US ambassador: Ex-Honduran president Zelaya took erratic, imprudent actions prior to ousterBy Martha Mendoza, AP
Friday, April 30, 2010
US ambassador: Honduras’ Zelaya acted erratically
TEGUCIGALPA, Honduras — U.S. officials who voiced strong opposition to Honduras’ coup last June now say the ousted president took an “erratic and imprudent course of action” in the months leading up to his overthrow.
The comments from U.S. Ambassador Hugo Llorens mark the first time U.S. officials have so directly criticized former President Manuel Zelaya for his pre-coup actions.
Llorens told about 300 community leaders at a Thursday meeting of the Honduran Cities Association that the November election of President Porfirio Lobo was a crucial step toward putting this poor Central American country back on track.
“We understood very well that former President Zelaya pursued an erratic and imprudent course of action in the management of the country, and the growing opposition to his polarizing style,” Llorens said.
“At the same time, my government was firm in our belief that the constitutional rupture was a setback for democracy in Honduras, and in no way justifiable,” Llorens added.
That was why Washington refused to recognize the interim government, he said. “For us, it was not about defending a person — a person with whom we even had differences — but rather about defending a principle.”
Zelaya was flown out of Honduras at gunpoint June 28 in a coup that was sparked by his effort to hold a referendum on changing the constitution. Critics said he sought changes that would allow him run for a second term, a charge Zelaya denies. The Supreme Court ruled the referendum was illegal.
Zelaya sneaked back into Honduras after his expulsion, holing up in the Brazilian Embassy while negotiators tried without success to resolve his position before Lobo’s victory in a presidential election that had been scheduled before the coup.
“Zelaya’s actions after the coup in attempting to return to the country have been described privately by many U.S. and foreign officials as erratic and unpredictable, but this is the first time I had heard openly a description by a U.S. official of his pre-coup behavior as erratic,” said Jennifer McCoy, who directs the Carter Center Americas Program in Atlanta, Georgia.
“There is a fine line between describing the roles of the individuals involved in contributing to the development of a crisis, and blaming the victim of an illegal act for provoking that act. The latter is dangerous and should be avoided, no matter how much one dislikes the victim or his behavior,” McCoy said.
Llorens reiterated the U.S. government’s view that the coup was illegal and that it set back democracy in Honduras, but he stressed that Zelaya exacerbated the situation.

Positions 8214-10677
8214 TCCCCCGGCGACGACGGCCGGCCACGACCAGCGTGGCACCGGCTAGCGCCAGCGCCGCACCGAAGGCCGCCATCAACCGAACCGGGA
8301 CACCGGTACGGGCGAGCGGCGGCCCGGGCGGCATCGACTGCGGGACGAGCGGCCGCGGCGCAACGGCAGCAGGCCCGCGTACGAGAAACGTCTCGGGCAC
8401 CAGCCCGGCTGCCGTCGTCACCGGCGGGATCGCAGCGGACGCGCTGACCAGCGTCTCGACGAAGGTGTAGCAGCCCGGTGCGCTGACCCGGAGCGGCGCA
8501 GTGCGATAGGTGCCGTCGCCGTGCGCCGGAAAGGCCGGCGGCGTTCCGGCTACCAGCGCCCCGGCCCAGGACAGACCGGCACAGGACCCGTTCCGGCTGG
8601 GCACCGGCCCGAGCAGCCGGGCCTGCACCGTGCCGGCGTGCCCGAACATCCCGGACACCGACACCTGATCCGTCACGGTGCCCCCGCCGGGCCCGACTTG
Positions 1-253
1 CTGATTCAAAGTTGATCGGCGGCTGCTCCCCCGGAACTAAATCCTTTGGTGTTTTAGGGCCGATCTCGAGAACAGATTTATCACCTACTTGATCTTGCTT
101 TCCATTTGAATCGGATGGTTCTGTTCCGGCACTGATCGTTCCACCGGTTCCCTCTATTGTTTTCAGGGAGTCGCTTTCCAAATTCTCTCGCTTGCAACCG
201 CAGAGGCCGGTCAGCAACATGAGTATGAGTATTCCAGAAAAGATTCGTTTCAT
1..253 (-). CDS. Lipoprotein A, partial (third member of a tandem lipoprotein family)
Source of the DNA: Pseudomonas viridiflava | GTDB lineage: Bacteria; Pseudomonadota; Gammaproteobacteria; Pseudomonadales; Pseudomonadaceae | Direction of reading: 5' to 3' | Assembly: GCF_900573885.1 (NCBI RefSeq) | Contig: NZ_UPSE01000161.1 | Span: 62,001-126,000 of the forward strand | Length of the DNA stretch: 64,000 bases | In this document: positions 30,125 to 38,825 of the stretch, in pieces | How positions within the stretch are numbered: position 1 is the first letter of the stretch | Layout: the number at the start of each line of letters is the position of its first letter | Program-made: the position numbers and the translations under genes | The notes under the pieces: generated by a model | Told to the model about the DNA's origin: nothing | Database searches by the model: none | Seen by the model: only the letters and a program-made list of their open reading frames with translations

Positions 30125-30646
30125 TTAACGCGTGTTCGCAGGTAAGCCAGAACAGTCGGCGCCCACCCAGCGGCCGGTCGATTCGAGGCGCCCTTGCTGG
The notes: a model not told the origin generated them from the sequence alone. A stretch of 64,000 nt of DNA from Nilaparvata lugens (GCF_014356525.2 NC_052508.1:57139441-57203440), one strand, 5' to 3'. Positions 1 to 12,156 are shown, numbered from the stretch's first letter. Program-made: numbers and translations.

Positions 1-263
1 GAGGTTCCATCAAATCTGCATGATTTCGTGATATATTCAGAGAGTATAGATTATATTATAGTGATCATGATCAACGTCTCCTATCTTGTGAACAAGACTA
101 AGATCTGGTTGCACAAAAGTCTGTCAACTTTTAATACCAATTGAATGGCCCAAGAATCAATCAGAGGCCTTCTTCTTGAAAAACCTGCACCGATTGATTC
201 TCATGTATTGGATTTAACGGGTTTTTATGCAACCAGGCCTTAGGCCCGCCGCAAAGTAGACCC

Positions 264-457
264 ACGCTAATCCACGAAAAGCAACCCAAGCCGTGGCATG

Honduran law professor and writer Juan Ramon Martinez said Llorens’ statements were “reckless because he is a career diplomat.” But Martinez said the positions expressed by the ambassador are common in Honduras.
“The democratic system of Honduras, instead of being weakened by the overthrow of Zelaya, were indeed consolidated,” he said.
Gustavo Flores-Macias at Cornell University’s Polson Institute for Global Development said, “Ambassador Lloren’s comments, although perhaps not very diplomatic, do not represent a departure from positions the United States adopted throughout the crisis.”
During his speech, Llorens said the U.S. took a principled position in opposition to the coup, halting financial aid to Honduras, avoiding official recognition of de facto president Roberto Micheletti, and suspending U.S. visas for some of Micheletti’s staffers and allies.
American University professor Adrienne Pine, an expert on Honduras-U.S. relations, took issue with Llorens’ assessment. She said both opposing Zelaya’s overthrow and criticizing his actions is anything but principled.
“Their gall is really quite astounding,” she said. “If Llorens is chastising Zelaya for trying to return to the post that he was violently and illegally ousted from, then Llorens is basically saying to the entire Honduran nation that it does not deserve democracy.”
About 65 countries cut off diplomatic ties with Honduras after the coup, but 55 of those countries — including the U.S. — have resumed relations with Lobo’s administration.
Associated Press writer Freddy Cuevas reported this story in Tegucigalpa and Martha Mendoza from Mexico City.
Tags: Central America, Coups D'etat, Gustavo, Honduras, Latin America And Caribbean, Municipal Governments, North America, Tegucigalpa, United States